- The Rams won.
- Kyler Murray entered the game hurt and left the game early. If Murray had been healthy throughout, it’s entirely possible that the Rams would have lost given that they only managed 18 points. But that’s not what happened and LA went into the playoffs at 10-6.
As soon as the Rams could open up the offense and prove that they’re capable of winning without Goff, that might have been the un-strawing of Jared Goff. Had it not been for Wolford’s injury against the Seahawks in the wild card round, we may have never seen Goff attempt another pass for LA in his career. He did have a few more, and he did help the Rams get a playoff win, but that might only make it more obvious that by the end of the season McVay was truly done with the quarterback.
And also uber-confident that Wolford’s not a bad option as your number two.
2020 Season Results
Week 1 - Win over the Cowboys
Week 2 - Win over the Eagles
Week 3 - Loss to the Bills
Week 4 - Win over the Giants
Week 5 - Win over a Football Team
Week 6 - Loss to the 49ers
Week 7 - Win over the Bears
Week 8 - Loss to the Dolphins
Week 9 - BYE
Week 10 - Win over the Seahawks
Week 11 - Win over the Bucs
Week 12 - Loss to the 49ers
Week 13 - Win over the Cardinals
Week 14 - Win over the Patriots
Week 15 - Loss to the Jets
Week 16 - Loss to the Seahawks
Week 17 - (9-6) Los Angeles Rams vs (8-7) Arizona Cardinals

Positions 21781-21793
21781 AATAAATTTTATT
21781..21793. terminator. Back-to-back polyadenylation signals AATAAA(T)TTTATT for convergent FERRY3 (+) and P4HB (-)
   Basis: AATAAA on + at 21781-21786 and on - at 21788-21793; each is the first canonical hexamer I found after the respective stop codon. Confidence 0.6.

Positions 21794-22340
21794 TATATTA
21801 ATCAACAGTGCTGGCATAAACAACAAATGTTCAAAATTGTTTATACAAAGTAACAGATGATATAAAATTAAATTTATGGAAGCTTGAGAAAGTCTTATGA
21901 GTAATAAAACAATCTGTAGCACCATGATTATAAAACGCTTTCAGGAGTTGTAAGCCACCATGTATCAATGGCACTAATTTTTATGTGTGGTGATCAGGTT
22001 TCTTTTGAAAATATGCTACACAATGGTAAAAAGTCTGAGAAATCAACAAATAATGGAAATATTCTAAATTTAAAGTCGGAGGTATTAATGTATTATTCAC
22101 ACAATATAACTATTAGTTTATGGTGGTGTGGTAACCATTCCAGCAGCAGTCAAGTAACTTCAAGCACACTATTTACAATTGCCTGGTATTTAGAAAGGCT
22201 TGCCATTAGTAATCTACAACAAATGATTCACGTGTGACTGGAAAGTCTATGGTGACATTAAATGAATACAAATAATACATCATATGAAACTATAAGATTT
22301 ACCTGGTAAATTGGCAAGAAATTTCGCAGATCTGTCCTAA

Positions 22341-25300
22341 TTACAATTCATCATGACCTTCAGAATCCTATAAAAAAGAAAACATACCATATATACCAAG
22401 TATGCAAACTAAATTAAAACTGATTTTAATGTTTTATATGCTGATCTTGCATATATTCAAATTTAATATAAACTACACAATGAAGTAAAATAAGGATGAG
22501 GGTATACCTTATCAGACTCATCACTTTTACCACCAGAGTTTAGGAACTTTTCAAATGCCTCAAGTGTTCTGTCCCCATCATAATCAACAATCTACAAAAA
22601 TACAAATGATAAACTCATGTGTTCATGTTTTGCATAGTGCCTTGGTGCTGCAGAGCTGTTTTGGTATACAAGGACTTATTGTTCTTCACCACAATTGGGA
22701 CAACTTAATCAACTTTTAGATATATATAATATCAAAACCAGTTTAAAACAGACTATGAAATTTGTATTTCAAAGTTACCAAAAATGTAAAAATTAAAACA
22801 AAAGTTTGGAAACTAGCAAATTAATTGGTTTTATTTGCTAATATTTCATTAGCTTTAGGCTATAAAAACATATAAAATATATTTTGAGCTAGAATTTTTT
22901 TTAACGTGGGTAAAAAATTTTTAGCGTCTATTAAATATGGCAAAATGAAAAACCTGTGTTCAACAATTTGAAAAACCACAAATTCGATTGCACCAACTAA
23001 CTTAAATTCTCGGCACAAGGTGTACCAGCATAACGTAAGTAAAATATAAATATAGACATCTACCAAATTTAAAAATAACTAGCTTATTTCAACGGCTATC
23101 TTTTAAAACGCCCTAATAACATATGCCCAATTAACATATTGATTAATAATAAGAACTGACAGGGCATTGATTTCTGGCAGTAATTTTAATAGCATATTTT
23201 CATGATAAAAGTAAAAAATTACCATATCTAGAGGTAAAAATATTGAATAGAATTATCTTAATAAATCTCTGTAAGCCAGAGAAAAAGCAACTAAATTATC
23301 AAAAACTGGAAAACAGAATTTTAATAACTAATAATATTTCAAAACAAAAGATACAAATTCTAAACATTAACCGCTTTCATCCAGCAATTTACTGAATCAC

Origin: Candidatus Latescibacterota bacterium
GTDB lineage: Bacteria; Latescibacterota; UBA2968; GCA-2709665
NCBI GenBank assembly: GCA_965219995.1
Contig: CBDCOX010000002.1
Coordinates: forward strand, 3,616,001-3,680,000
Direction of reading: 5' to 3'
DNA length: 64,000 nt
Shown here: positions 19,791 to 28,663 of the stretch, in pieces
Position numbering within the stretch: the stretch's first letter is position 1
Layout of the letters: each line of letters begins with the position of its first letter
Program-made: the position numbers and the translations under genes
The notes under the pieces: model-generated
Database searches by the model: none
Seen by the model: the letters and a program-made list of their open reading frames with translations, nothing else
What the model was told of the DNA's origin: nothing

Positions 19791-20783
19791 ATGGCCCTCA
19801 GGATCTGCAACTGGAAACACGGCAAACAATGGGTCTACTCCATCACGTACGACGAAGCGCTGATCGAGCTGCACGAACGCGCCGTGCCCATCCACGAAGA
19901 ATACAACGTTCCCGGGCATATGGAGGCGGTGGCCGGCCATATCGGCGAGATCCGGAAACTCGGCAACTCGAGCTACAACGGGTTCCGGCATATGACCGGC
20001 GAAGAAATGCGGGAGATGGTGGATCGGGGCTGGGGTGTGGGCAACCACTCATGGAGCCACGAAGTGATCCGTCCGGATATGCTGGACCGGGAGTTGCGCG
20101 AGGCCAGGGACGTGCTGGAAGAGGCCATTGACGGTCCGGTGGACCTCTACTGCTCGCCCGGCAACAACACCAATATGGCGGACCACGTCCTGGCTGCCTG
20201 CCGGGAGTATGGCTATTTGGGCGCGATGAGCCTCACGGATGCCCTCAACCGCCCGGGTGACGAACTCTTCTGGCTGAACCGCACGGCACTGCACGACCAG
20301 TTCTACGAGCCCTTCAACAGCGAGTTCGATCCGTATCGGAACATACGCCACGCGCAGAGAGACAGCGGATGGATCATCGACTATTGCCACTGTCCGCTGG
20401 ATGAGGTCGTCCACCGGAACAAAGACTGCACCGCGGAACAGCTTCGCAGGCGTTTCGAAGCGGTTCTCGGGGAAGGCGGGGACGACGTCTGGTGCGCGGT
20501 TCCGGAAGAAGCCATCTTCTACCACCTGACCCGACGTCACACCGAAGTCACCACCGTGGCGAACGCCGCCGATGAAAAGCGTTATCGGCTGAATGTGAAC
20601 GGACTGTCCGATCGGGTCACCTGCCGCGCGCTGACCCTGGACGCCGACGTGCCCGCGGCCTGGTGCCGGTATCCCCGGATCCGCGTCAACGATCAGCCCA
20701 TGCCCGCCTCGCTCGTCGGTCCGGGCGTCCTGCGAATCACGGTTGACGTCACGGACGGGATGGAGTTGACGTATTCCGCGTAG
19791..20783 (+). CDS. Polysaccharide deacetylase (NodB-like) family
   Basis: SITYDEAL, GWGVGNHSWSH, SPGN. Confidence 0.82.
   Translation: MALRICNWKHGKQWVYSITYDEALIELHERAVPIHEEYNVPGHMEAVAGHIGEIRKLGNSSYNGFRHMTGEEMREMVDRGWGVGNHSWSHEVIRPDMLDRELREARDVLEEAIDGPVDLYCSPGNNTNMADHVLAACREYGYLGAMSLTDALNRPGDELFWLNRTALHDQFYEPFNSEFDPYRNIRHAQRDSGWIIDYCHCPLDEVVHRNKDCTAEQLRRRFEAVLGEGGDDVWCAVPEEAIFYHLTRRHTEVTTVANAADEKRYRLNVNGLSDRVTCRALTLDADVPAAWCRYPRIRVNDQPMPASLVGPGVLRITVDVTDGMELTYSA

Important Personnel Notes
- John Wolford started in place of Jared Goff
- Kyler Murray exited after going 8-of-11 for 87 yards. Backup Chris Streveler went 11-of-16 for 105 yards with one touchdown and one interception.
- Cooper Kupp and Michael Brockers were both on the COVID-19 reserve list.
- Micah Kiser remained out with injury.
- The Cardinals were without Larry Fitzgerald and Christian Kirk.
This is hardly a “great” game for McVay and the Rams. Despite what it may have meant for Goff, it wasn’t as though LA could set their sights on a future with Wolford: the offense scored a total of nine points, all on field goals, and they also had five punts, a lost fumble, and an interception.
Were it only up to the offense, the Rams probably would have lost this game.
But Arizona would do even worse, managing only seven offensive points, all of which came on a 14-yard touchdown drive following an interception that came on Wolford’s first career pass attempt.
Nothing went wright for Arizona after Streveler’s touchdown pass to give the Cardinals a 7-0 lead.
A field goal made it 7-3.
A safety made it 7-5.
A non-professional throw by the Cardinals landed softly in the hands of Troy Hill, who went 84 yards to make it 12-7 at halftime.
Look away, Cardinals fans— Yahoo Sports (@YahooSports) January 3, 2021
Troy Hill with an 84-yd pick six.pic.twitter.com/KV6ZZlIkzi
Following Arizona’s touchdown in the first quarter, their drives went like this:
Punt, Punt, Safety, Punt, Interception, Punt, Blocked FG, Punt, End.
Wolford finished the game completing 22-of-38 passes and gaining 231 yards through the air, but he also added an element of scramble that Goff doesn’t have and he rushed for 56 yards, too.
Rams compensated for no Cooper Kupp on 3rd down with some sweet John Wolford QB Sweep action. Look at the flow from the Cardinals defense that goes with Brown on the fake handoff. pic.twitter.com/nbXa5VtZr8— Nate Tice (@Nate_Tice) January 4, 2021
It’s not a win to put your stamp on, if you’re McVay. But it is a win to pull your straw out.